visually charming or quaint, as if resembling or suitable for a painting: a picturesque fishing village.
(of writing, speech, etc.) strikingly graphic or vivid; creating detailed mental images: a picturesque description of the Brazilian jungle.
having pleasing or interesting qualities; strikingly effective in appearance: a picturesque hat.
Origin of picturesque
1695–1705; < Frenchpittoresque < Italianpittoresco (pittor(e) painter1 + -esco-esque), with assimilation to picture
Related formspic·tur·esque·ly, adverbpic·tur·esque·ness, nounun·pic·tur·esque, adjectiveun·pic·tur·esque·ly, adverbun·pic·tur·esque·ness, nounCan be confusedpicaresquepicturesque
Synonyms for picturesque
2. Picturesque,graphic,vivid apply to descriptions that produce a strong, especially a visual, impression. Picturesque is a less precise term than the other two. A picturesque account, though striking and interesting, may be inaccurate or may reflect personal ideas: He called the landscape picturesque. A graphic account is more objective and factual: it produces a clear, definite impression, and carries conviction. A vivid account is told with liveliness and intenseness; the description is so interesting, or even exciting, that the reader or hearer may be emotionally stirred.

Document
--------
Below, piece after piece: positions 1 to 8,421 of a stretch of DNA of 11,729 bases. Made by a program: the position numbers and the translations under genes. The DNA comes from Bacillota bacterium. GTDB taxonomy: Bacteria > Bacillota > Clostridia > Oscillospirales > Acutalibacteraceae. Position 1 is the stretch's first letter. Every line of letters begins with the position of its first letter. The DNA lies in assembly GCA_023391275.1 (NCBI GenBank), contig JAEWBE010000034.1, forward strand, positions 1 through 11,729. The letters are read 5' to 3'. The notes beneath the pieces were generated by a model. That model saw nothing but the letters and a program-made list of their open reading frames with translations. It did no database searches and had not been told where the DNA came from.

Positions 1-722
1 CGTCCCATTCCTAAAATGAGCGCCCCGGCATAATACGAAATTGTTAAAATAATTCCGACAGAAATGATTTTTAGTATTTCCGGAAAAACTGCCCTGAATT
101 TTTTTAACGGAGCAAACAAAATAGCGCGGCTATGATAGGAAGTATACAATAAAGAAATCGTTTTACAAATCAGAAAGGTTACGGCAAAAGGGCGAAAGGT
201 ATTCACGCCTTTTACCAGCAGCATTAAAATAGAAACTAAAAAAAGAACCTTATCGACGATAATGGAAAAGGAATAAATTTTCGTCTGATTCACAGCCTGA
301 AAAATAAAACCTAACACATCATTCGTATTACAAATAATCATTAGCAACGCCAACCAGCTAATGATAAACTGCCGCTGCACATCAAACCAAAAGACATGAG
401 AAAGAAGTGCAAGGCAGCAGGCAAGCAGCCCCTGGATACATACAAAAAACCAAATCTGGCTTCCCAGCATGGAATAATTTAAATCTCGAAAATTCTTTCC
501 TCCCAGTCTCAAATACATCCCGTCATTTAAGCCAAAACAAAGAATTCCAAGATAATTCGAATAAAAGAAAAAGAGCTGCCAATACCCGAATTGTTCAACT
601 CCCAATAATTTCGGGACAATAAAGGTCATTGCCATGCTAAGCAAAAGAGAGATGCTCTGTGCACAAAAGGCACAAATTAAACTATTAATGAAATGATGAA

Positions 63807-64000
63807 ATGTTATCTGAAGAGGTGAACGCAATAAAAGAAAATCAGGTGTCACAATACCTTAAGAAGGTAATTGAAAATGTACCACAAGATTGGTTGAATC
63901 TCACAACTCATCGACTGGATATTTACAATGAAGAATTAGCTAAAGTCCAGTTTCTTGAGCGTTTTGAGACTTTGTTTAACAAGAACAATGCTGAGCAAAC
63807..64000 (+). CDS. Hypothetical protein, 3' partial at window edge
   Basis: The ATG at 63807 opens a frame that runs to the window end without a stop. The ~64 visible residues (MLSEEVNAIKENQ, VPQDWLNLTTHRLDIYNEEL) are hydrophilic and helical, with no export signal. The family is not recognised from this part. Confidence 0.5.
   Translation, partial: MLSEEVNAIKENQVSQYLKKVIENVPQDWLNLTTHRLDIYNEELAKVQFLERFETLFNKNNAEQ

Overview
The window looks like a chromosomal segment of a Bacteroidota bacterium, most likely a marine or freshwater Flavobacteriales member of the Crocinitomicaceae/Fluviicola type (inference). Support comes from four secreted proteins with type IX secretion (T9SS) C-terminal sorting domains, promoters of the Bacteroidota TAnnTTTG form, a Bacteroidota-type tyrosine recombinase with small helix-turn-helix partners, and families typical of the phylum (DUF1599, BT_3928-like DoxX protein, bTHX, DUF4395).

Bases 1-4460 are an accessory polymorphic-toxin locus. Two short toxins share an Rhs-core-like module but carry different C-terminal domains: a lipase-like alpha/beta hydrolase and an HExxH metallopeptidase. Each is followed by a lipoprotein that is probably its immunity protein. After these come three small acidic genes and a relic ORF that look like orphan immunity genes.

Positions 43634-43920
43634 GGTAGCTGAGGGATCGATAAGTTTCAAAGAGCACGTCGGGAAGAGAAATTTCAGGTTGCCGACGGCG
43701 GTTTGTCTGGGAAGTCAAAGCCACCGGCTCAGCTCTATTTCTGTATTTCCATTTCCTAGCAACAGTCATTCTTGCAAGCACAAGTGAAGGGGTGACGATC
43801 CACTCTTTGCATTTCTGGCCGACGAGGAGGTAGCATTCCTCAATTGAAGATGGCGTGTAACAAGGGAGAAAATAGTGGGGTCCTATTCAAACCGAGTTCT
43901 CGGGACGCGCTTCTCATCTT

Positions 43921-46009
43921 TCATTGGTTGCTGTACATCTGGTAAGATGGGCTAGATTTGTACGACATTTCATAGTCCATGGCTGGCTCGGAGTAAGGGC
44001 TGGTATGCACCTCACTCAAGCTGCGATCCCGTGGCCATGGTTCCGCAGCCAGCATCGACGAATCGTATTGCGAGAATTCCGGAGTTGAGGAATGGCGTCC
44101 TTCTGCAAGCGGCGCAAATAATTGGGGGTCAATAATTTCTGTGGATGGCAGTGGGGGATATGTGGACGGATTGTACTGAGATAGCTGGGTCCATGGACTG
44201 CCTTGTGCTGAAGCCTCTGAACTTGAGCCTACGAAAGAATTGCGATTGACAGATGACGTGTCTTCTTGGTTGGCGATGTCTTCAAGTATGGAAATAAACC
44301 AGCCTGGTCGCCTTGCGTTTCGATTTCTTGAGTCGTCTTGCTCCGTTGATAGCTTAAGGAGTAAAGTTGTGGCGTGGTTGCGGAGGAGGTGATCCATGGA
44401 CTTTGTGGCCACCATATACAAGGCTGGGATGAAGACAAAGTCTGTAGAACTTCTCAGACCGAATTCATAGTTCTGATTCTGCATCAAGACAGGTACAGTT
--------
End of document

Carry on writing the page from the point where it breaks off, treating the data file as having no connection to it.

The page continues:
1703, on pattern of French pittoresque, a loan-word from Italian pittoresco, literally "pictorial" (1660s), from pittore "painter," from Latin pictorem (nominative pictor); see painter (n.1). As a noun from 1749. Related: Picturesquely; picturesqueness.